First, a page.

[Marxism] Melvin gone again...

D OC donaloc at hotmail.com
Fri Jun 18 06:08:31 MDT 2004

I have to state my acute disappointment that Melvin has left the list again. 
His posts are among the most developed on the list and very useful to those 
of us actually involved in struggle in a colonial context. I would have to 
say I also have agreed whole-heartedly with what Lou Paulsen said on the 
subject. The point he raised about which term 'white chauvinism' or 'race 
baiting' is more outrageous is particularly valid.

Then there was Louis' inaccurate assault on my own post (should I call it an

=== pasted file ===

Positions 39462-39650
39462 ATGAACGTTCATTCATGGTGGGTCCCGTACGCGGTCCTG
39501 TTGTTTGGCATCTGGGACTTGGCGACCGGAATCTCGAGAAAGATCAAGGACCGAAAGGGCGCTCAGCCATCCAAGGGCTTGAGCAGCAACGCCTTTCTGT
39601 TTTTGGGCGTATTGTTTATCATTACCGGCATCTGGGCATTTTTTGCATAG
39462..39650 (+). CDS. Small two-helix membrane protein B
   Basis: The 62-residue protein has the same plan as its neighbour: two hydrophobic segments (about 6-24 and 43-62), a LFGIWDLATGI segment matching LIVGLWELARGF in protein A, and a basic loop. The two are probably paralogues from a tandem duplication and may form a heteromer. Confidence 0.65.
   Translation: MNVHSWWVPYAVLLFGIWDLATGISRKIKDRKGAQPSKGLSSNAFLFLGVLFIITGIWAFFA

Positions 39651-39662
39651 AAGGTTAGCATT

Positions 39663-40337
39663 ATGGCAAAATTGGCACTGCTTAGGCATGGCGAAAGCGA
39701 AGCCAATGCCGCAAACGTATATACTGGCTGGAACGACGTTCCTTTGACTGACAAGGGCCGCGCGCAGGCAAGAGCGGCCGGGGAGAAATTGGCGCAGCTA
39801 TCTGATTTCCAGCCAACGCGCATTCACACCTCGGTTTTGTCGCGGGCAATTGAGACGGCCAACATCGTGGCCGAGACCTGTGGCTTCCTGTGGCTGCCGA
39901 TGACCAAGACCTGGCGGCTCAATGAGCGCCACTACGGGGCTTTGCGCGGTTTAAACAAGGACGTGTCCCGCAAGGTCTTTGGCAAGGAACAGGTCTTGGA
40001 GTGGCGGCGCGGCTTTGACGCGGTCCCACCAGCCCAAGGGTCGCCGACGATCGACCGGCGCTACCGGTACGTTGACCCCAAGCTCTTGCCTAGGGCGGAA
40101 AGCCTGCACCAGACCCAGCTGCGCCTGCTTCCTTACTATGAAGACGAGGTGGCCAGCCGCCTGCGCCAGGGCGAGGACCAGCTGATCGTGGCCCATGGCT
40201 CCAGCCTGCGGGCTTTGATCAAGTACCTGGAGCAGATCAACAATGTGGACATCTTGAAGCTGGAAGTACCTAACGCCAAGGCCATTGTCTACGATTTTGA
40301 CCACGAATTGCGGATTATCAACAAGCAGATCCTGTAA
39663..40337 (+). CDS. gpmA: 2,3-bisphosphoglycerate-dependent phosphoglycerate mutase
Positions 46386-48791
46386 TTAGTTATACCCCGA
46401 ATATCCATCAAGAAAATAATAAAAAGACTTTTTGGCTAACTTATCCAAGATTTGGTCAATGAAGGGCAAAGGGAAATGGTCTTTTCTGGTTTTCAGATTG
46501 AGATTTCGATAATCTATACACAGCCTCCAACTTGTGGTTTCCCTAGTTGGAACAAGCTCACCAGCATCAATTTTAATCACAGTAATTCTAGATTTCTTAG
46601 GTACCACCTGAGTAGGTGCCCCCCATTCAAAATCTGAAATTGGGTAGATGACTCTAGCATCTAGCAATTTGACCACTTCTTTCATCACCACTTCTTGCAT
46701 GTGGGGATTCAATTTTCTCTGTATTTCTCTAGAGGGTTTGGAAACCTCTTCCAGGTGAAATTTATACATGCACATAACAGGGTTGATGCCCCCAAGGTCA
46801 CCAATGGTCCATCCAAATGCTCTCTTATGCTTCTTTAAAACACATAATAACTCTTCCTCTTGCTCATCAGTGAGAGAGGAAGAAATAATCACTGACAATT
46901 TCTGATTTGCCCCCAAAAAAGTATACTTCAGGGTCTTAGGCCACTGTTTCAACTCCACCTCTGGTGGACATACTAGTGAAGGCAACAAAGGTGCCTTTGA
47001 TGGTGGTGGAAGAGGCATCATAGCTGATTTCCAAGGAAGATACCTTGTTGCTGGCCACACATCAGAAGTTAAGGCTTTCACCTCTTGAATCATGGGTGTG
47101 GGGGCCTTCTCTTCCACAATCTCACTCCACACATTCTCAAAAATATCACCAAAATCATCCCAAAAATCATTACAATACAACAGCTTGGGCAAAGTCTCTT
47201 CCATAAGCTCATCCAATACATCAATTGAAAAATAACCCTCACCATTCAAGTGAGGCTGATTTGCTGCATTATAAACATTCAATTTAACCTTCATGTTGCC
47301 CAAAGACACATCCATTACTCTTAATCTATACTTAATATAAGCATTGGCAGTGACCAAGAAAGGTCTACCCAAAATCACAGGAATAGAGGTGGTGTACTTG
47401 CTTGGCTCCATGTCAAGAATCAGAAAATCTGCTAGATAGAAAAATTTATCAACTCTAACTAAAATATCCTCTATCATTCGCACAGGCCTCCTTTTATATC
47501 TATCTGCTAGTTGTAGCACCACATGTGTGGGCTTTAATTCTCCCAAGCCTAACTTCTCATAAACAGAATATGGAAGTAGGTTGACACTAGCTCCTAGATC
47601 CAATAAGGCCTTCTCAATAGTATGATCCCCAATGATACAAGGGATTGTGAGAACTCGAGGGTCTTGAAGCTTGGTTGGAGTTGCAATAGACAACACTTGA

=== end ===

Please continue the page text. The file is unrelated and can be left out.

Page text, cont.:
'outburst'!!). He stated...

"We have had two outbursts in the past couple of days about formulations 
such as these. Since I am thick-skinned, I didn't mind being accused of 
being objectively pro-imperialist because I used the term British Isles."

This last line is a complete misrepresentation of the facts - Louis had no 
need for a thick epidermis! I at no stage mentioned the words 'objectively 
pro-imperialist' - the garbled title of the post (my fault)included the 
words 'British isles an imperialist term' . And furthermore, I never alleged 
that the comrade in the USA who used them (the moderator) was himself of 
that persuasion. All I was doing was flagging up an issue which really 
irritates me. I didn't direct it at anyone - its not as if Louis meant any 
harm by it - just ignorance of our petty-prujudices over here 5000